I write about bringing life to work and bringing work to life. Full bio
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I was a Fortune 500 HR SVP for ten million years, but I was an opera singer before I ever heard the term HR. The higher I got in the corporate world, the more operatic the action became. I started writing about the workplace for the Chicago Sun-Times in 1997, but it took me ages to find my own voice. Now I write for the Huffington Post, Business Week, LinkedIn, the Harvard Business Review, the Denver Post and Forbes.com and lead the worldwide Human Workplace movement to reinvent work for people. Stop by and join us: http://www.humanworkplace.com
The author is a Forbes contributor. The opinions expressed are those of the writer.
I’m pretty happy with my job search so far except that I don’t have a job yet. But I’ve been looking for three months and I’ve had six interviews, which is better than a lot of people I know. I got laid off in January.
I’ve been sending out Pain Letters and following up with either an email message or a phone call, and like I said I’ve had six job interviews so far.
Two of the jobs I interviewed for were flat wrong for me. One of them paid peanuts and the other one would be a good job for someone who wants to travel nearly 100% of the time. I’m waiting to hear back from four employers.
Two of them have done a pretty good job of keeping me posted on their progress. One of them is really interested in me, or so they say, but they have to get budget approval to hire me. The other company is in the middle of a restructuring, which is not a lie because it’s been in the paper. So I’m being patient.
The other two organizations seem to have dropped me like a hot potato. After every interview I follow your John Cena advice and send a thank you card plus an email message. Two of the companies haven’t responded to anything I’ve sent them. I’m crossing them off my list.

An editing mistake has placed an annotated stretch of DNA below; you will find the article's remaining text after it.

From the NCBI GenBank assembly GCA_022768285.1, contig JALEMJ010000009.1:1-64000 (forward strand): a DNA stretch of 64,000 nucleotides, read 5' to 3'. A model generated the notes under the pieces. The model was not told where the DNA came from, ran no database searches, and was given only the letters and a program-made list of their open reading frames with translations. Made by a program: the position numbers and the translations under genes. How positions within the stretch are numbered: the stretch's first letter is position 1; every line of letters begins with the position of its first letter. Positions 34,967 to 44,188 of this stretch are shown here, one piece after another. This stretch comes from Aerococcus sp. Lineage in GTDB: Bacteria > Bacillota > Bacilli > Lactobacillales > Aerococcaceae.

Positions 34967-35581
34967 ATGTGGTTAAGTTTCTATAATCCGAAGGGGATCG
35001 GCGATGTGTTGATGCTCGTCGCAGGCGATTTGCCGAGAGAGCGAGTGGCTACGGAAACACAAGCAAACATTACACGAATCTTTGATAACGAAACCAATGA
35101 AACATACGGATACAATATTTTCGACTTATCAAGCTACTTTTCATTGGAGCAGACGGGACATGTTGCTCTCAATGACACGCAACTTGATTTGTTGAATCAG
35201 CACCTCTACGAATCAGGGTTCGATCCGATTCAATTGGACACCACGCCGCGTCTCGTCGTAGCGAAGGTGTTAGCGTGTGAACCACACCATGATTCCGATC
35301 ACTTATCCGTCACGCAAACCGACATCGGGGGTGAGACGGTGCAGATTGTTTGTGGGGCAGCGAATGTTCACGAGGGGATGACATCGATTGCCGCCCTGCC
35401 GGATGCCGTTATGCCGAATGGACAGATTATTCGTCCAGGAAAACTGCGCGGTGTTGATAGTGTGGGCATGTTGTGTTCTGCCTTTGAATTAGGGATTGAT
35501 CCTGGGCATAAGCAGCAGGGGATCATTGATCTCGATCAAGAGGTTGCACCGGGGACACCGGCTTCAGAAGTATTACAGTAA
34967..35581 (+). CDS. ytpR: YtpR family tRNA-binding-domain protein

How long should I wait to hear back after a job interview before I move on? Should I do anything else after the thank-you note card and the email message?
I don’t want to be a pest and I don’t want to be a sheep either, but I don’t want to miss an opportunity because they forgot about me when the decision comes down “Go ahead and hire someone.” What’s your advice?
Thanks in advance Liz! You rock and rule -
I applaud you for keeping your job-search engine running!
The answer to the question “How long should I wait after a job interview before pursuing another job?” is “however long it takes you to get home from the job interview.”
No employer can take you off the market until they make you a job offer and you accept it. Until then you’re a free-range chicken!
I want you to send out another Pain Letter after every interview. Never put all your job-search eggs in one basket, no matter how promising the opportunity seems. Here’s the process you will follow:
- Go to the job interview.
- Come home afterward.
- Send a Thank You note card to your hiring manager and a separate one to everyone you met on your job interview.
- Send your hiring manager a thoughtful email follow-up to your handwritten note card.
- Make yourself a ‘tickler’ calendar item to drip on your hiring manager one week from now if you haven’t heard anything.
- Research and send out another Pain Letter.
Even if you heard back immediately from one of these employers, you’d still want to have other irons in the fire. Other opportunities are your only leverage in the negotiation process, and they’re good for your mojo, too!
Never get distracted by one promising opportunity and stop creating new ones.
Even after you’re in offer negotiations with one or more employers, keep sending out more Pain Letters until the minute you sign an offer!